WHAT HAPPENS IN VEGAS SHOULDN’T ALWAYS STAY IN VEGAS:

Posted on March. 23. 2019

ANOTHER PERSPECTIVE ON THE 89TH ANNUAL ASSEMBLY OF THE WESTERN DIOCESE
OF THE ARMENIAN CHURCH OF NORTH AMERICA
CONVENED ON FRIDAY, MAY 6, 2016 AT THE ARMENIAN CHURCH OF LAS VEGAS.

REPORT PREPARED

REPORT PREPARED

BY Micah Jendian
DEACON, Alternate Delegate
St. John Garabed Armenian Church
San Diego, California

The May 13, 2016 Newsletter of the Western Diocese offers a glowing account of last weekend’s Annual Diocesan Assembly Meeting. It makes it sound like the Assembly Meeting was divinely inspired and grace filled. Readers would have no reason to believe that that wasn’t the case . . . unless, of course they were there or their life experiences have taught them what poet Lawrence Ferlinghetti writes:

“’History is made of the lies of the victors’
but you would never dream it
from [. . .] the way the victors are portrayed
as super-benevolent altruists
and lovers of the poor and downtrodden
who never had a chance to
rise up and write their own dubious stories
in the mystery we call history [. . . .]
And anyway history isn’t really history
until it’s rewritten
or at least until it repeats itself [. . . .]”

Twice during the meeting, motions to bring the filed complaint against the Primate (which you’ve read here previously was submitted to the Diocesan Council) before the Assembly Delegates were denied.

The delegate who made these motions was cut off, asked to sit down, and – as he continued to make his voice heard – threatened to be removed from the meeting. Oh my.

Immediately before the Vote of (No) Confidence for the Primate, commercials from the Ladies Society, the Clergy Council, and Diocesan Council all offered their endorsement of the Primate and support for a “Yes” vote. Thereafter, delegates from parishes outside of San Diego asked why they weren’t permitted to hear about the complaint and from the delegate who brought forward the earlier motions. If now isn’t the time to discuss it, they asked, when was. Their inquiries were not entertained.
The Vote went forward. 93 “Yes,” 17 “No.”

The Western Diocese Newsletter also describes the clergy conference in the afternoon of Thursday, May 5 – presided over by the Primate – and notes a number of topics discussed: the current situation in Artsakh and Armenia, parish fundraising involvement in the Humanitarian Fund for Artsakh, the upcoming 90th anniversary of the Western Diocese in 2017 and the Pontifical Visit of His Holiness Karekin II, Supreme Patriarch and Catholicos of All Armenians, and the publication of the 90th anniversary booklet.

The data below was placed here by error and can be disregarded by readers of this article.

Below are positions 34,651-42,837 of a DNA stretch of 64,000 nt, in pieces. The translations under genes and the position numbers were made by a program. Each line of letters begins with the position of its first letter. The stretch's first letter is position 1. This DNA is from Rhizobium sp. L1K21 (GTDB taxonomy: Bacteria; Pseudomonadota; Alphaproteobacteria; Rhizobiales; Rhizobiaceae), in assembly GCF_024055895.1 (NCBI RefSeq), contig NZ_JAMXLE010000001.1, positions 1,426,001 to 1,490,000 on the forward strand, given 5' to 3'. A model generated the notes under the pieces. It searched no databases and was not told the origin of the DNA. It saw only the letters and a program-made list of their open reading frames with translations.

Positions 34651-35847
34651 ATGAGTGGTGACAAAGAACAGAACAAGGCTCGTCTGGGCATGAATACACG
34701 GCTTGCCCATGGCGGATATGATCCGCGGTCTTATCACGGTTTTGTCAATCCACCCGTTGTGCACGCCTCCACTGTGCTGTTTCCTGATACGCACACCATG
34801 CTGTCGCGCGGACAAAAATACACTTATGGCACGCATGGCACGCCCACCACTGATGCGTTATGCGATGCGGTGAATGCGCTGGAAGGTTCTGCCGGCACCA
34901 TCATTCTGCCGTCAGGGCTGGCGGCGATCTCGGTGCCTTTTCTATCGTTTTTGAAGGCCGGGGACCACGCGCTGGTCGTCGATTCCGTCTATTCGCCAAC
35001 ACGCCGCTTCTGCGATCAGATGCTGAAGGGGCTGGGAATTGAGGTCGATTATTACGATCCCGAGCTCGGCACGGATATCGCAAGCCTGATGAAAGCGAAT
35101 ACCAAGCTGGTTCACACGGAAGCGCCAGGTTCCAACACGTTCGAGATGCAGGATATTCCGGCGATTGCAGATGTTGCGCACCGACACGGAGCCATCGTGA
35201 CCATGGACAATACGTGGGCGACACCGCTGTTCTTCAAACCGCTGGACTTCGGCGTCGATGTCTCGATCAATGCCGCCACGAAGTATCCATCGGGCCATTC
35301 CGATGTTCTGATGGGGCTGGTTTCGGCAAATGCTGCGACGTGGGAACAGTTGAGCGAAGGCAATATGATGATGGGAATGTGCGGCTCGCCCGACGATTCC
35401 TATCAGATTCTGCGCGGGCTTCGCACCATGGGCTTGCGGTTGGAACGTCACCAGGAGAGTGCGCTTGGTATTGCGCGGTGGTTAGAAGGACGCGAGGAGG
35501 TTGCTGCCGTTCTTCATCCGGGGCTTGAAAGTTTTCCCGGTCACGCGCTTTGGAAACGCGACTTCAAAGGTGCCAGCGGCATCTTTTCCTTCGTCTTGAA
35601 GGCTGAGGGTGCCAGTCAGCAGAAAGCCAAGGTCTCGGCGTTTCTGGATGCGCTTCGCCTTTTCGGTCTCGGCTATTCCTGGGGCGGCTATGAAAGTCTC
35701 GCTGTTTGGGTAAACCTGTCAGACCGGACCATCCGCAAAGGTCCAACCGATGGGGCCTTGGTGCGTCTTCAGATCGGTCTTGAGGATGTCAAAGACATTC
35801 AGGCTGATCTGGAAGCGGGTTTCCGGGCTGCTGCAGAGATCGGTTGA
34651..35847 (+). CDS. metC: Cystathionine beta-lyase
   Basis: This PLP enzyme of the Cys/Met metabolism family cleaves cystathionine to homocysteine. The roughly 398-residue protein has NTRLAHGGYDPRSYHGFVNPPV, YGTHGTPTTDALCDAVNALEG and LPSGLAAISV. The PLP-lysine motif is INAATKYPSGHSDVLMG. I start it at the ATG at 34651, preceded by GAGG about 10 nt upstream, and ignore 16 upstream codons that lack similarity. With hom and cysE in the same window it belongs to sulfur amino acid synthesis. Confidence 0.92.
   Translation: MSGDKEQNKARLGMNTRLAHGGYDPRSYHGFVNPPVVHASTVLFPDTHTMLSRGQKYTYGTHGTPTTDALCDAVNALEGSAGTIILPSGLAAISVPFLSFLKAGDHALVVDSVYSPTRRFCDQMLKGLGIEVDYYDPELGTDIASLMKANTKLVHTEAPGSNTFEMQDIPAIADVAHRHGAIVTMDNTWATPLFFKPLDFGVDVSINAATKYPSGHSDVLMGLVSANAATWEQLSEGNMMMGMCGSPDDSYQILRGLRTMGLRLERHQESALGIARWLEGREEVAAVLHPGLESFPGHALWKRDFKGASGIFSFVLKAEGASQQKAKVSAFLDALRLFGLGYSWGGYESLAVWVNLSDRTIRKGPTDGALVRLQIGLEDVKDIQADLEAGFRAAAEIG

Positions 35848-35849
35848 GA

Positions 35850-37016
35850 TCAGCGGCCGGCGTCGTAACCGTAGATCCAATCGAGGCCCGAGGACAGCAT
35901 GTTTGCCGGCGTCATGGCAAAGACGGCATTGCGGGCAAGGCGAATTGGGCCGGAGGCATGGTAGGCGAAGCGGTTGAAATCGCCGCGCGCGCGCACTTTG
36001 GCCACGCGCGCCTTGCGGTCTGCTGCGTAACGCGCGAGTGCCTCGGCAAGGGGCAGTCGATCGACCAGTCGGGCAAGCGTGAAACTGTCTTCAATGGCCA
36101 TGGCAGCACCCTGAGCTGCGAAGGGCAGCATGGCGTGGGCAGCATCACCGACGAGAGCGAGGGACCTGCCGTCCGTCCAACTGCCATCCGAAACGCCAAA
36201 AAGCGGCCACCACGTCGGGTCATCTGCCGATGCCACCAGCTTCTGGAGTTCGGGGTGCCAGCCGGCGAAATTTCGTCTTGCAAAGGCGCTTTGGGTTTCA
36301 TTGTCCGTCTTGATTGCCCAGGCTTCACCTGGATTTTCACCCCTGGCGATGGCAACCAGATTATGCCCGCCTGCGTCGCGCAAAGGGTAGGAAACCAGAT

Given that almost all the clergy knew of the formal complaint submitted against the Primate and had also received the 90+ page compilation of public information and correspondence related to San Diego (ON A LAMPSTAND: An Attempt to Illuminate What Has Transpired at St. John Garabed Armenian Church of San Diego and Why, and the Actions and Inaction of His Eminence Archbishop Hovnan Derderian, Primate of the Armenian Church of North America, Western Diocese, the Diocesan Council, and Others), we are curious what else was discussed at the clergy meeting. If only we were a flies on that wall or could ask a priest who was present about it . . .

Something else has been buried in Las Vegas.

To exhume it, linked below is a handout – which includes the formal complaint against the Primate, the response it received from the Diocesan Council, the response to the response from the complainant, and a brief summary of what has transpired in San Diego. We know the document was sent to the Diocesan Assembly Officers prior to the Assembly Meeting, to all Diocesan Council members, to the clergy, and distributed to some of the delegates.

As Armenians struggling against other efforts to misrepresent history and bury unfortunate realities, we must believe that time is on the side of truth. We are steadfast. We are patient.

We will see.

This post concludes with the Primate’s statement to the Assembly Delegates: “The livelihood of the Church is conditioned by the collective noble deeds of the reverend clergy and laity.” We couldn’t agree more.

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